SOIL AND WATER

Its resistance to the lack of water is exemplary so it is one of those plants that if you do not want to water beyond what the sky provides, nothing will happen. It supports poorly drained soils, yes, even quite limestone. As can be seen, it is the antithesis of the forest floor.

It can develop in more nourished soils improving its growth (although not too much). What should never be lacking is a model drainage. The ponding is its end. It is not that it is not very tolerant, no, it directly kills the plant.

ESPARTO CULTIVATION KEYS

  • The seeds usually have a not very high germination power. Not more than half of the seeds germinate and later, of those that germinate, in the field they also do not withstand a high percentage, mainly due to the very harsh weather conditions to which they are subjected, adult plants withstand them well. Young women are much more sensitive and not too many come to fruition. This is a curious fact considering the rusticity once the plant is established.
  • Once established, esparto grass can be harvested for decades. It is a very long-lived plant that can be in “production” for more than 40 years.
  • Right now, with the burning of agricultural and forestry residues increasingly in doubt and controlled, it would be difficult to burn an esparto field, but it is true that by burning it at the end of its cycle, the plant sprouts from its ashes and would enter another cycle. production renewed.
  • Fertilization and subscriber.  Here is a logical loophole. It is so rustic «what for?

COLLECTION AND DRYING OF ESPARTO

Harvesting is relatively simple and takes place during practically the last 4 months of the year, preferably when there is no rain. The leaves are pulled off the foot, thus respecting the stem of the plant in which leaves will come out again.

We have already said that this cycle can be in production for 40 long years without ruining the plant. Collecting it is hard and requires manual tools to do so. I leave you a small article with which I have come across that speaks precisely of the collection of esparto in the area of ​​Murcia and Albacete  and how the craft of espartero has been disappearing.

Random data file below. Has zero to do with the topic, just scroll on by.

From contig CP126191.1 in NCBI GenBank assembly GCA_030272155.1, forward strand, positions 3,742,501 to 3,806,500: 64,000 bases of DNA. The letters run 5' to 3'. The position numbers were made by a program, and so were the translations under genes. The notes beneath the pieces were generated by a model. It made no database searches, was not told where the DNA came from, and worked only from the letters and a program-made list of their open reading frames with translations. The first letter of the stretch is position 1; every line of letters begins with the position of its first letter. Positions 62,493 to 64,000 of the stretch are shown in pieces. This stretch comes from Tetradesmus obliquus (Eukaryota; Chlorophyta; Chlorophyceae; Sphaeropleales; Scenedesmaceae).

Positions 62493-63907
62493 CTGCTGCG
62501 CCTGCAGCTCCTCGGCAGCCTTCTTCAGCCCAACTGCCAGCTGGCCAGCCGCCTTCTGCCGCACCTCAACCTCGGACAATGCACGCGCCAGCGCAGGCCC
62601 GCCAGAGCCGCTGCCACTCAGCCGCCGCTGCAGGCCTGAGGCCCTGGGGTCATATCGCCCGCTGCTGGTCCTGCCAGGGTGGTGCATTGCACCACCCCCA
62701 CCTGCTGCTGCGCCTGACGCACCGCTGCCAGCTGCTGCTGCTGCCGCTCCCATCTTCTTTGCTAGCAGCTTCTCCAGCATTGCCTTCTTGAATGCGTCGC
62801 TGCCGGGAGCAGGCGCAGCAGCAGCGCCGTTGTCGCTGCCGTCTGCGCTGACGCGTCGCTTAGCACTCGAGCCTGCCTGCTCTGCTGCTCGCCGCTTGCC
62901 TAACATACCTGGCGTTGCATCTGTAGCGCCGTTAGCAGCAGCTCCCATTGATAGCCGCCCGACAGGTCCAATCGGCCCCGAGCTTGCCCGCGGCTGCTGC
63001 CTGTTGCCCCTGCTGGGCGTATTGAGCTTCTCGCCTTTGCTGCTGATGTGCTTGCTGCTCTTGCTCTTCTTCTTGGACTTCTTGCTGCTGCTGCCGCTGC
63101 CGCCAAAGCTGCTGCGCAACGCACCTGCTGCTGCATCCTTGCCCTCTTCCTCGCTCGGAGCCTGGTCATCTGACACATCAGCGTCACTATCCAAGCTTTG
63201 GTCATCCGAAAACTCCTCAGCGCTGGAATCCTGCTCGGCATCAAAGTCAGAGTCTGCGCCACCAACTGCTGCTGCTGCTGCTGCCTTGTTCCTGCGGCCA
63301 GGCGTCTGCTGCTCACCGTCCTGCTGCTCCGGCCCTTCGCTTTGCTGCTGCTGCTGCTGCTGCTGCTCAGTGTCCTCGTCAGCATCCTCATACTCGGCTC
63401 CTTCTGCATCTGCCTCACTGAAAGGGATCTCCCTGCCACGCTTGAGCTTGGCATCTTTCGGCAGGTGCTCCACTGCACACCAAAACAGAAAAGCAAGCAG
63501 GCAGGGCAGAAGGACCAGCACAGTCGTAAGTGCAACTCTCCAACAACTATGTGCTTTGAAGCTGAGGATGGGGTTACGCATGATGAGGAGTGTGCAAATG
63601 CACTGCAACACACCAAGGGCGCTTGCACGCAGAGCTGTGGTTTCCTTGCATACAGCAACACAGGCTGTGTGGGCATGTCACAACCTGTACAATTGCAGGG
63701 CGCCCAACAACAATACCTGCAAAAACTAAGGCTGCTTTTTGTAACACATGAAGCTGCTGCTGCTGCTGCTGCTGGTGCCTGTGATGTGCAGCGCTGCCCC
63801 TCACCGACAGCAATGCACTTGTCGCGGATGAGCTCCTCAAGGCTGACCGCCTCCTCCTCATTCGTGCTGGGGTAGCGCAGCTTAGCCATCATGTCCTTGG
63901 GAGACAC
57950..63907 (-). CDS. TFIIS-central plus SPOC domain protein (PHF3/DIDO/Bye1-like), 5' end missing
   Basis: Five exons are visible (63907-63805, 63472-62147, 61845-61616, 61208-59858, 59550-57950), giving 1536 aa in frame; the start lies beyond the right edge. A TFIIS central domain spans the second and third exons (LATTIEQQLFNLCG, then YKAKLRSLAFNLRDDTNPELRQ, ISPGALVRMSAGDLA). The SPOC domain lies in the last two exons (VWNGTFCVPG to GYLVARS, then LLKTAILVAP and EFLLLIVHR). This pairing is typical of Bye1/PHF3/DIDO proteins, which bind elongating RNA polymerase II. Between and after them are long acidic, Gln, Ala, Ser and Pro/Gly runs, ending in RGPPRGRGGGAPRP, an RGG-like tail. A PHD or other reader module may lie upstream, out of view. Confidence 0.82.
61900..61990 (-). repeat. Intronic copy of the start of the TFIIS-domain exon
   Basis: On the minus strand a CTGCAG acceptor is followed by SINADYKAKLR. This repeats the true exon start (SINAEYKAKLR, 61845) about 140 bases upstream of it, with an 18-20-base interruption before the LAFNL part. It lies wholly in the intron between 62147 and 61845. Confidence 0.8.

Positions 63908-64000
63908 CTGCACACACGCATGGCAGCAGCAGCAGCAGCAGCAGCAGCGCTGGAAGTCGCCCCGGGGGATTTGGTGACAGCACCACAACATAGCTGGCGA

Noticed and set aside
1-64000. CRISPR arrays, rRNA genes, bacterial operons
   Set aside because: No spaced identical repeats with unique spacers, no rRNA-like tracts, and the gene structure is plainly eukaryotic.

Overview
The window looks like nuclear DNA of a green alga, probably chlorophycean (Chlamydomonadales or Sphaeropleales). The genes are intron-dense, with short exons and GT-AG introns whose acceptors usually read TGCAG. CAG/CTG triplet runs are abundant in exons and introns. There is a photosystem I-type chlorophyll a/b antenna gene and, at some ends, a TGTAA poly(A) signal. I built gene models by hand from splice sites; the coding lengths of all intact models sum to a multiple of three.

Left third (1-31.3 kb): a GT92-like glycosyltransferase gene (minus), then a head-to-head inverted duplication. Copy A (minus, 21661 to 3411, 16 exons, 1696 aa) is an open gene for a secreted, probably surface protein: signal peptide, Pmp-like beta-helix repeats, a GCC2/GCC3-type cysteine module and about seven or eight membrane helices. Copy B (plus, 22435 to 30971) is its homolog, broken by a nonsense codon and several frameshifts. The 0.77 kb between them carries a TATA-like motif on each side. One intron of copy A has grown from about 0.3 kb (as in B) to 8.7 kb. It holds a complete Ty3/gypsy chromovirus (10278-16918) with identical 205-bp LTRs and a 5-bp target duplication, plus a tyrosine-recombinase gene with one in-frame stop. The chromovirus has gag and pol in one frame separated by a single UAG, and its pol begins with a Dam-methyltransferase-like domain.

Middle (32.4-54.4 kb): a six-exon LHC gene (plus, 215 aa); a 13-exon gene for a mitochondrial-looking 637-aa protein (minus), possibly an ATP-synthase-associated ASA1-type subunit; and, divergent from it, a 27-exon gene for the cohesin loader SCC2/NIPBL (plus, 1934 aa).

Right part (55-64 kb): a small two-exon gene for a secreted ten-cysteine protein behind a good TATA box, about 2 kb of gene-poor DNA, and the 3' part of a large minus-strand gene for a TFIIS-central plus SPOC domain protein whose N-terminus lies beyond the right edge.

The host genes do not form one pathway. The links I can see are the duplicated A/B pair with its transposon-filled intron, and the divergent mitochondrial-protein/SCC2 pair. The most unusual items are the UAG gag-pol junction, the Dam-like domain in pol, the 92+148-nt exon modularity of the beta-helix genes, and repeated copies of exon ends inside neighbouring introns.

Drying was done naturally in the sun and depending on its final color, it had to be left for a few days, up to 3 or 4 weeks in order to whiten it. Another way was cooked esparto. It was left in water soaking for 2 or 3 weeks and then the aforementioned drying was carried out.

In this last way it was possible to separate the fiber to be able to spin it later.

Greetings!

Welcome to The GardenPure! My name is Ryan Heagle, and I’m the founder of The GardenPure, I spent the first part of my adult life teaching and then living in Australia in various business ventures, the first of which was a business devoted to the sale of house plants.  I am now a full time blogger. I am a self taught gardener.

Ryan Heagle

Welcome to The GardenPure! My name is Ryan Heagle, and I’m the founder of The GardenPure, I spent the first part of my adult life teaching and then living in Australia in various business ventures, the first of which was a business devoted to the sale of house plants.  I am now a full time blogger. I am a self taught gardener.